APPENDIX

The Creation of Woman A Parable from India

1          In the beginning, when Twashtri came to the creation of woman, he found that he had exhausted his materials in the making of the man, and that no solid elements were left.  In this dilemma, after profound meditation, he did as follows:

2          He took the rotundity of the moon, and the curves of creepers, and the clinging of tendrils, and the trembling of grass, and the slenderness of the reed, and the bloom of flowers, and the lightness of deer, and the joyous gaiety of sunbeams, and the weeping of clouds, and the fickleness of the winds and the timidity of hare, and the vanity of the peacock, and the softness of the parrot’s bosom, and the hardness of diamond, and the cruelty of the tiger, and the hot glow of fire, and the coldness of snow, and the chattering of jays, and the cooing of the dove, and the fidelity of the drake.  Compounding all this together, he made woman, and gave her to man.

3          But after a week, man came to him and said:

4          “Lord, this creature that you have given me makes my life miserable.  She chatters incessantly, and teases me beyond endurance, never leaving me alone.  She requires attention every moment, takes up all my time, weeps about nothing, and is always idle.  So I have come to give her back again, as I cannot live with her!”

5          Then, Twashtri said, “Very well,” and took her back.

6          After a week, man came to him, saying:

7          “Lord, I find my life is lonely since I surrendered that creature.  I remember how she used to dance and sing to me, and look at me out of the corner of her eye, and play with me, and cling to me.  Her laughter was music, she was beautiful to look at, and so soft to touch.  Pray give her back to me again.”

8          Twashtri said: “Very well,” and returned the woman to the man.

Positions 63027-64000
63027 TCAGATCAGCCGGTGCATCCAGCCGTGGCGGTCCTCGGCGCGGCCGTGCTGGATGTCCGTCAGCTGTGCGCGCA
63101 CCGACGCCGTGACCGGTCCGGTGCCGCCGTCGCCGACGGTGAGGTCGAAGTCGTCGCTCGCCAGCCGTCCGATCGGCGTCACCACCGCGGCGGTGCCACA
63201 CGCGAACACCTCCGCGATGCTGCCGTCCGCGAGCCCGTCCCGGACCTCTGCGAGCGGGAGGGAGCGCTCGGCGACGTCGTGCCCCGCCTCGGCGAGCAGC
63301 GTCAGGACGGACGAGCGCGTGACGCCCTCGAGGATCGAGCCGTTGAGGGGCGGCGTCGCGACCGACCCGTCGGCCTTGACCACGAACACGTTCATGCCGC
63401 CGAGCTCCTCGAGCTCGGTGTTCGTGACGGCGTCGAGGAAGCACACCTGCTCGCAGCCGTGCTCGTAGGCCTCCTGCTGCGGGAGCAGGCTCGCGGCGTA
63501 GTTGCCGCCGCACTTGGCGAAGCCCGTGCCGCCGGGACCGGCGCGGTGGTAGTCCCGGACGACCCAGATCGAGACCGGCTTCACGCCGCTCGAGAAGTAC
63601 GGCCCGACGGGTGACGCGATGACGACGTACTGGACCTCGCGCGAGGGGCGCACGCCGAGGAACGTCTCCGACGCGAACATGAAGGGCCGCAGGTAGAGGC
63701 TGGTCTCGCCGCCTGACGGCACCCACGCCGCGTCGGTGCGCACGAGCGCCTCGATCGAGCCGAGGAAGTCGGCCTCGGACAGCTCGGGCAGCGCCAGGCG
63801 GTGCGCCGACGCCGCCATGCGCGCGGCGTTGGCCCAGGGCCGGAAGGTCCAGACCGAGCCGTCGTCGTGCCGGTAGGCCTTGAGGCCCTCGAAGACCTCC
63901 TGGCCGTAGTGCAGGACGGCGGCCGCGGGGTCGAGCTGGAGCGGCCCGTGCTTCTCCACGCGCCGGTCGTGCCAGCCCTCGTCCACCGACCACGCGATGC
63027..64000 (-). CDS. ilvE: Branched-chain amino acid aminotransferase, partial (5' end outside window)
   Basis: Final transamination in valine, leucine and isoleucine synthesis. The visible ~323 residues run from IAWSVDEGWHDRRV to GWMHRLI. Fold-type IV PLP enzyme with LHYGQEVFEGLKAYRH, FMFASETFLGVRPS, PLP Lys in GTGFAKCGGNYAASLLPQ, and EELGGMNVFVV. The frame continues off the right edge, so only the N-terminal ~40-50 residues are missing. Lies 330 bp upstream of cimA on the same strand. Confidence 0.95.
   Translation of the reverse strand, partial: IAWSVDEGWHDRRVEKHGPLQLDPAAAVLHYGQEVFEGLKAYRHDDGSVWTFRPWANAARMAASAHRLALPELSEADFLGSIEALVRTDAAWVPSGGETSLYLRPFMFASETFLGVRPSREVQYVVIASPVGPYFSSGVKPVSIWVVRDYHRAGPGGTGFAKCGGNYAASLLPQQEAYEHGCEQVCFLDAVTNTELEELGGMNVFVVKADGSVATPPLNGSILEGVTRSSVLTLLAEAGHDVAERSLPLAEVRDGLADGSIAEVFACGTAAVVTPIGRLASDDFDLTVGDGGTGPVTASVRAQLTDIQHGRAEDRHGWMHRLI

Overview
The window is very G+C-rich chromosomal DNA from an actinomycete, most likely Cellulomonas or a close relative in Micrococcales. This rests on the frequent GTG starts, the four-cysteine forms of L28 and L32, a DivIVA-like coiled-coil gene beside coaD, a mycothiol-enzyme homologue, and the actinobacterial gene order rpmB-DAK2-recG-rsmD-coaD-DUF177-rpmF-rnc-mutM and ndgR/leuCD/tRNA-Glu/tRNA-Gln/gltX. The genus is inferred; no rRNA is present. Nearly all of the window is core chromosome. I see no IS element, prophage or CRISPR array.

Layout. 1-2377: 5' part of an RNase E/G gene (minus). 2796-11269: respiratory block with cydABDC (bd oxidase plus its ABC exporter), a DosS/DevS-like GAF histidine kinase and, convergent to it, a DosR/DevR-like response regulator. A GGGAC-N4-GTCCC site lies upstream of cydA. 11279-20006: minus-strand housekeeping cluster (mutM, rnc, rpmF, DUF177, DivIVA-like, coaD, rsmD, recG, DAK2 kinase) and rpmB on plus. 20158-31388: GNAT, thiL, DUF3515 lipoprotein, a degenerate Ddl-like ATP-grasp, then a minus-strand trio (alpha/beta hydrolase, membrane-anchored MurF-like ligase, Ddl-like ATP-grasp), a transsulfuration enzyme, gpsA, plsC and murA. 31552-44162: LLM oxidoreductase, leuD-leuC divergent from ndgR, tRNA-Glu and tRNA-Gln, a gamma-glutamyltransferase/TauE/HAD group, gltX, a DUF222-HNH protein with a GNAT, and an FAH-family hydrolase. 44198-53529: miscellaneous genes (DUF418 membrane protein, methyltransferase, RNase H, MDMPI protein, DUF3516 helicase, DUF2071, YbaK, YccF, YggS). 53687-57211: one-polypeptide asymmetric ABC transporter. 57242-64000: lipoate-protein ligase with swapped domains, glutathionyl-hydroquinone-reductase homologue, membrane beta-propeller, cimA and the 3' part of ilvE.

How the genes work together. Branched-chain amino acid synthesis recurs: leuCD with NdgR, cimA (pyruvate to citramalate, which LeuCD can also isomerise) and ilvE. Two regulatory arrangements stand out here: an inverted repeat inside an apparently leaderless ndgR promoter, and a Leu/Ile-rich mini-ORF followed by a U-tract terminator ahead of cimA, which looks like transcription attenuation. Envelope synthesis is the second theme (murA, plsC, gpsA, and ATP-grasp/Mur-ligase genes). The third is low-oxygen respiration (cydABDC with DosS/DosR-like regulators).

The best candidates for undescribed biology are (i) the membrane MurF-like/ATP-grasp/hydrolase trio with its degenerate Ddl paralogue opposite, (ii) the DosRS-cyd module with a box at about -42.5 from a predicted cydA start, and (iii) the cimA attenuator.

9          But after only three days had passed, man appeared once more before the creator, to whom he said:

10        “Lord, I know not how it is, but after all, I have come to the conclusion that she is more trouble than pleasure to me.  Therefore I beg that you take her back again.”

11        Twashtri, however, replied: “Out upon you!  Be off!  I will have no more of this.  You must manage how you can.”

12        Then quoth man:  “But I cannot live with her!”  To which Twashtri answered:  “Neither could you live without her.”  And he turned his back to man, and went on with his work.

13        Then said man: “Alas, what is to be done?  For I cannot live either with or without her!”

@SMALL GROUP WORK: Answer the following worksheet on “The Creation of Woman”.

  1. How does the writer describe what is going on?
1.  Examine the clauses in paragraphs 1, 2, 5 and 8, where Twashtri and the woman appear as participants.a)  How many times is Twashtri presented as the DOER?      ______b) How many times is Twashtri presented as the GOAL?       ______c) How many times is the woman presented as the DOER?   ______d) How many times is she presented as the GOAL?               ______

B. How does the writer indicate attitude towards Woman?

2.  Refer to paragraphs 4 and 7.  What noun does the man use to refer to Woman?  ______________________
3.  In paragraph 1, Twashtri is said to have “exhausted his materials in the making of man, and that no solid elements were left” to make the woman.  Write down at least 5 of the elements he used in creating the woman.a)      ____________________________b)      ____________________________c)      ____________________________d)     ____________________________ e)      ____________________________
4.a)  What personal pronoun(s) is/are selected  to refer to the man?__________________________________________________b)  What personal  pronoun(s) is/are selected to refer to Twashtri?__________________________________________________c)  What personal pronoun(s) is/are selected to refer to the woman? __________________________________________________

C. How is the content of the text organized?

5.  List in sequence the first 4 time connectors used by the writer right after Twashtri is said to have given Woman to Man. Indicate beside each of your answers the number of the paragraph in which you find these connectors.     Time Connectors                                 Paragraph Numbera)   ___________________________         _________________b)   ___________________________         _________________c)   ___________________________         _________________d)  ___________________________          _________________

About the Author: Michelle G. Paterno

95 Xavier St. San Juan, Metro Manila

Instructor, School of Humanities, Ateneo de Manila University

Michelle G. Paterno has been an instructor and teacher-trainer for 13 years.  She received her MA in English from the Ateneo de Manila University and has a certificate in Communicative Language Teaching from Lancaster University.